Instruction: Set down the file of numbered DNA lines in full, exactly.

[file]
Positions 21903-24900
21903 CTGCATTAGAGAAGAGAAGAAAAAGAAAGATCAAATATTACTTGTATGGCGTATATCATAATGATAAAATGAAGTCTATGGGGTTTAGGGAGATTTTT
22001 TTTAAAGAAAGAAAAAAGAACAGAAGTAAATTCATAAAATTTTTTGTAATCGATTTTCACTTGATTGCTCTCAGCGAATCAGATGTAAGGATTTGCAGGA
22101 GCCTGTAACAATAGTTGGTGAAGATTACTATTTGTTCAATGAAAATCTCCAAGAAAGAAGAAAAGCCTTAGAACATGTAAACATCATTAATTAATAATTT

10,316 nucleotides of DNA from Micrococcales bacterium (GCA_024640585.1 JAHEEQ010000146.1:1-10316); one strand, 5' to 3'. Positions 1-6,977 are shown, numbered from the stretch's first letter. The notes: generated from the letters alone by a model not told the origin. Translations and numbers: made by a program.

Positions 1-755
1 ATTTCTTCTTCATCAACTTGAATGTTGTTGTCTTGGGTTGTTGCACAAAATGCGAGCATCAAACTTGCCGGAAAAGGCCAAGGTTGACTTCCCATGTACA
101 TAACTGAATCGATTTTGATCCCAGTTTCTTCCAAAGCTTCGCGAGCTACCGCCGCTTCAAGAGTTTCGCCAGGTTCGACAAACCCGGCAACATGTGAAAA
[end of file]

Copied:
Positions 21903-24900
21903 CTGCATTAGAGAAGAGAAGAAAAAGAAAGATCAAATATTACTTGTATGGCGTATATCATAATGATAAAATGAAGTCTATGGGGTTTAGGGAGATTTTT
22001 TTTAAAGAAAGAAAAAAGAACAGAAGTAAATTCATAAAATTTTTTGTAATCGATTTTCACTTGATTGCTCTCAGCGAATCAGATGTAAGGATTTGCAGGA
22101 GCCTGTAACAATAGTTGGTGAAGATTACTATTTGTTCAATGAAAATCTCCAAGAAAGAAGAAAAGCCTTAGAACATGTAAACATCATTAATTAATAATTT

10,316 nucleotides of DNA from Micrococcales bacterium (GCA_024640585.1 JAHEEQ010000146.1:1-10316); one strand, 5' to 3'. Positions 1-6,977 are shown, numbered from the stretch's first letter. The notes: generated from the letters alone by a model not told the origin. Translations and numbers: made by a program.

Positions 1-755
1 ATTTCTTCTTCATCAACTTGAATGTTGTTGTCTTGGGTTGTTGCACAAAATGCGAGCATCAAACTTGCCGGAAAAGGCCAAGGTTGACTTCCCATGTACA
101 TAACTGAATCGATTTTGATCCCAGTTTCTTCCAAAGCTTCGCGAGCTACCGCCGCTTCAAGAGTTTCGCCAGGTTCGACAAACCCGGCAACATGTGAAAA